Girl From the Tar Paper School


"You  should see what a lovely, lovely world this'd beEveryone  learns to live together"--  The Rascals "People Got To Be Free" (According to Wikipedia,  afterreleasing this song in 1968, the Rascals refused to perform  at concerts thatdidn't also feature an African  American band.)Once  upon a time, there was a town in Virginia with two high schools.One high school inFarmville was  for black kids:"Moton  High was a squat brick building nestled in a fork of Route 15.Alongside  the school were temporary classrooms built to accommodate anoverflow of  students.  The structures were made of wood covered with heavy papercoated  with tar.  The students called them chicken coops.  The tar papershacks were Barbara's problem.  They didn't appear to be temporary."When  it rained, the roofs leaked.  Buckets collected the dripping water. Some students sat under umbrellas so the ink on their papers wouldn't run.  The makeshift classrooms, like the regular classrooms, were heated bypotbellied  wood stoves instead of furnaces.  Students sitting near the stoveswere too  hot.  Students sitting farther away from the stoves shivered intheir  coats, hats, scarves, and gloves.  As a result, they frequently gotsick.  Teachers had to stop their lessons to stoke the fire.  Smoke  ofteneddied into the room instead of going up the chimney, causing sneezing andwatery eyes."The  other high school in Farmville was for white kids:"Farmville  High...had modern heating, and industrial-arts shop, lockerrooms, an infirmary,  a cafeteria, and a real auditorium complete with soundequipment."In  1951, when this story begins, Moton High School student Barbara RoseJohns  persuaded all of her schoolmates to leave their classrooms and refuseto  continue attending school under such conditions.  At first, Barbara'svision was to exert sufficient pressure upon the white school board to compelthem to build a school for black students that was comparable to the whiteschool.  (This is back in the day when America still labored under theseparate-but-equal dictate of the U.S. Supreme Court's idiotic 1896  Plessy v.Ferguson decision that had upheld state segregation  laws.)  But when theNAACP got involved, they insisted that this be part of  the fight to endschool segregation.  The black community of  Farmville attended mass meetings andagreed with the NAACP.What was  the white folks' reaction to all this?  Duh.  Could it be morepredictable?  They burned a cross, of course!  And they told the blackstudents that their parents would all lose their jobs.  And they  scolded theblacks for being impatient.  And one of them white  folks threatened Barbara'slife, so her parents sent her  away to Montgomery Alabama to live with herpreacher uncle and finish  high school there.  (Her uncle was pastor of theDexter Avenue Baptist  Church, a name that might ring a bell, given who heruncle's successor  was.)But  the case of the Moton High students against the school board wentforward in  Barbara's absence and eventually became one of the cases that waspart of the  U.S. Supreme Court's 1954 landmark Brown v. Board of Educationruling.You'd  better believe that THAT decision really pissed off the white folksin  Farmville.  They remembered very well who started all this trouble, sothey burned down Barbara's parents' house.  (Of course, nobody saw who didit.  Musta been an act of God...) And they closed all of the public  schoolsin the county so they wouldn't have to integrate for years to  come.Meanwhile,  Barbara Rose Johns raised a family and then went back to schooland became a  school librarian.This  is a moving, true, well-documented story about America.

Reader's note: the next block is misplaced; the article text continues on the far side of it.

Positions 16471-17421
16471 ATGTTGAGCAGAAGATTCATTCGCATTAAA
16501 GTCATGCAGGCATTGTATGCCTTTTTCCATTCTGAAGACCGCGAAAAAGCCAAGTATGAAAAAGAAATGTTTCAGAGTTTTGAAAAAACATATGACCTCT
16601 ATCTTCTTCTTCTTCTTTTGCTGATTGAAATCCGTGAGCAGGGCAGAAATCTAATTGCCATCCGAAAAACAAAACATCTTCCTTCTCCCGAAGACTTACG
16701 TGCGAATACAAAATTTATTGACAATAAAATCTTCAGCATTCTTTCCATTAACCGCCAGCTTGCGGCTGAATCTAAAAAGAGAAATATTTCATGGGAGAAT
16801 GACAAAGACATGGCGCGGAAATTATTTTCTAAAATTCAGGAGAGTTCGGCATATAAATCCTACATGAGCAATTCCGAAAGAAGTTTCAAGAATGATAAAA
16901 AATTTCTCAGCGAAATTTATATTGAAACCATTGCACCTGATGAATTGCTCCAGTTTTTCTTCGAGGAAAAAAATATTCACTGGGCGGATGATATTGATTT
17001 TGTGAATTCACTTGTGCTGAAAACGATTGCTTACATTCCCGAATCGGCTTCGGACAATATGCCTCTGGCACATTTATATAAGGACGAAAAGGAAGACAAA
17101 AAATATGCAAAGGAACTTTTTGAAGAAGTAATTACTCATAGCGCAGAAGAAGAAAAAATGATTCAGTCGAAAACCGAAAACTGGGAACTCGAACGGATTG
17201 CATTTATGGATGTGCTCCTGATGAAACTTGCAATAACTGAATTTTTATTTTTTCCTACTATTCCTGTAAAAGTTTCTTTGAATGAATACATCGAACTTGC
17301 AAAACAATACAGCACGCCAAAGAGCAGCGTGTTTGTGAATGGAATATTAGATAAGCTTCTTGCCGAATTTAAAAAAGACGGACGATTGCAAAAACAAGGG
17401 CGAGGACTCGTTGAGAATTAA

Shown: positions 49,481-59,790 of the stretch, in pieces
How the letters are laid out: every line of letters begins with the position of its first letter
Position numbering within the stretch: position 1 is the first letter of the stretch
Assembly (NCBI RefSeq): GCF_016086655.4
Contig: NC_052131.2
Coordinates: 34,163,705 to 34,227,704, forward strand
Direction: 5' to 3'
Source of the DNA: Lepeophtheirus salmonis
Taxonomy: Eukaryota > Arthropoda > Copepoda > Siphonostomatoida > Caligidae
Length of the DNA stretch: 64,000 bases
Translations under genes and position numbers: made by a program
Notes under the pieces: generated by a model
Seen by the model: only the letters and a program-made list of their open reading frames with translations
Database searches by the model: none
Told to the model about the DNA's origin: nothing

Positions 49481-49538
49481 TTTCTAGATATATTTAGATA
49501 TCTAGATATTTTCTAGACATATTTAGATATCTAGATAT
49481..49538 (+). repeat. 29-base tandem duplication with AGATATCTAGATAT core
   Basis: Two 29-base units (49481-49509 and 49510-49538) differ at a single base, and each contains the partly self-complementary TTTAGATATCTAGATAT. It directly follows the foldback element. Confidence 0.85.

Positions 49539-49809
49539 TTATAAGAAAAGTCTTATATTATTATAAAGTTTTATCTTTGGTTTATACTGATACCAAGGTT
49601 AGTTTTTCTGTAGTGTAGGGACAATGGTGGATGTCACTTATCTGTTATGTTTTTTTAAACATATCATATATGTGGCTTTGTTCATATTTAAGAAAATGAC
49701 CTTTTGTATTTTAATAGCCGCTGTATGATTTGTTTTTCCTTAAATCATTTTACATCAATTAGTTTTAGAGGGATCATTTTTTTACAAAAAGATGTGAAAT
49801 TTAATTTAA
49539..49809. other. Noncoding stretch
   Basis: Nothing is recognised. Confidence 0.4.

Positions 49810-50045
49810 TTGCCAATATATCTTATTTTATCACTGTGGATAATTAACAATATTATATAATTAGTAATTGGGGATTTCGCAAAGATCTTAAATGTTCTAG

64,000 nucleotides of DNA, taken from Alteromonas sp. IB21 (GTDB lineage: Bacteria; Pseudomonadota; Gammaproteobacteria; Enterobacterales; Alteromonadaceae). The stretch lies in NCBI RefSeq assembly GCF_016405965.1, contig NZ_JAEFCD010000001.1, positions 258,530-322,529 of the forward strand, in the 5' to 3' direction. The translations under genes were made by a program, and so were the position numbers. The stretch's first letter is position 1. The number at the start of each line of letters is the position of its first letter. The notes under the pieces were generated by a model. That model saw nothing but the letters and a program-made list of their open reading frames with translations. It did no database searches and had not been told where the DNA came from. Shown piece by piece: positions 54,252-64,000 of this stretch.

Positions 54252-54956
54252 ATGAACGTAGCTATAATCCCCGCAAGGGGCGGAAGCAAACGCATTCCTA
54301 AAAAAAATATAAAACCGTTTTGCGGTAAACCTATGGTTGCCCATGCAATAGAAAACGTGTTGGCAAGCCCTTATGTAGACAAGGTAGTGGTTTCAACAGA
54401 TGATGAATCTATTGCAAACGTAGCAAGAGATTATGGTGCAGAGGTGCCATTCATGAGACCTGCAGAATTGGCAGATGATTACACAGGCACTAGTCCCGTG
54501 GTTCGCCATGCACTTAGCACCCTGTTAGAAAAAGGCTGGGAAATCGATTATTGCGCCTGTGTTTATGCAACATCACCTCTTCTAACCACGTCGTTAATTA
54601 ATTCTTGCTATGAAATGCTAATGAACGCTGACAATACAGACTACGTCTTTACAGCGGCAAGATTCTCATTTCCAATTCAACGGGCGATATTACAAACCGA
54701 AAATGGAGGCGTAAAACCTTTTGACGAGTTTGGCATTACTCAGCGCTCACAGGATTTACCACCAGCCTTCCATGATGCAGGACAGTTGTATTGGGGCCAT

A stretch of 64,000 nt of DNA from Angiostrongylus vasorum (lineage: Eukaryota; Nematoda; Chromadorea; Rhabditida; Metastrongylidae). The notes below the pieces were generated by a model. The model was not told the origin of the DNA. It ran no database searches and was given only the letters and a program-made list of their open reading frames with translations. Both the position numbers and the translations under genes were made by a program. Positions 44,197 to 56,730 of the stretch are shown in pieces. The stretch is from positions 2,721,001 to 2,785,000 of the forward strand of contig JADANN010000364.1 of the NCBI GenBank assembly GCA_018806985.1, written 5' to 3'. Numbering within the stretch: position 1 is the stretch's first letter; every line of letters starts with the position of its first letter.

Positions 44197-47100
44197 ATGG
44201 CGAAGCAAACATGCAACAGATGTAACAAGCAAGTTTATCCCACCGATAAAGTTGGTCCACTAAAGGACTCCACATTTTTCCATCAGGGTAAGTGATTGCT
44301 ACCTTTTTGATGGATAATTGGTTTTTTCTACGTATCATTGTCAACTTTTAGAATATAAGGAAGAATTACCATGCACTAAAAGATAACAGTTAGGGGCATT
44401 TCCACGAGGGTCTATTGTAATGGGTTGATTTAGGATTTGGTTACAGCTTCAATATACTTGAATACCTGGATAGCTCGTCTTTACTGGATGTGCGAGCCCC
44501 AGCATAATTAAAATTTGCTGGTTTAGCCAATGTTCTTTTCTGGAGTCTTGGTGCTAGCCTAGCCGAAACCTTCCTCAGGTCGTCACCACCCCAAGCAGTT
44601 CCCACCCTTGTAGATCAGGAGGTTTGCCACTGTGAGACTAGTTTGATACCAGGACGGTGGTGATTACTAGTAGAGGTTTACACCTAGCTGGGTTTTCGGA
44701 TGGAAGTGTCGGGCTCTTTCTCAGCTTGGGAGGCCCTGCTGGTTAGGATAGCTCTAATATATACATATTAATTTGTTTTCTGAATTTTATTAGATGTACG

Recommended by Richie  Partington, MLIS, Librarian, California USA

See more at :  Richie's Picks _http://richiespicks.com_ 

User reviews

Have you read this book? We'd love to hear what you think. Click the button below to write your own review!
Already have an account? or Create an account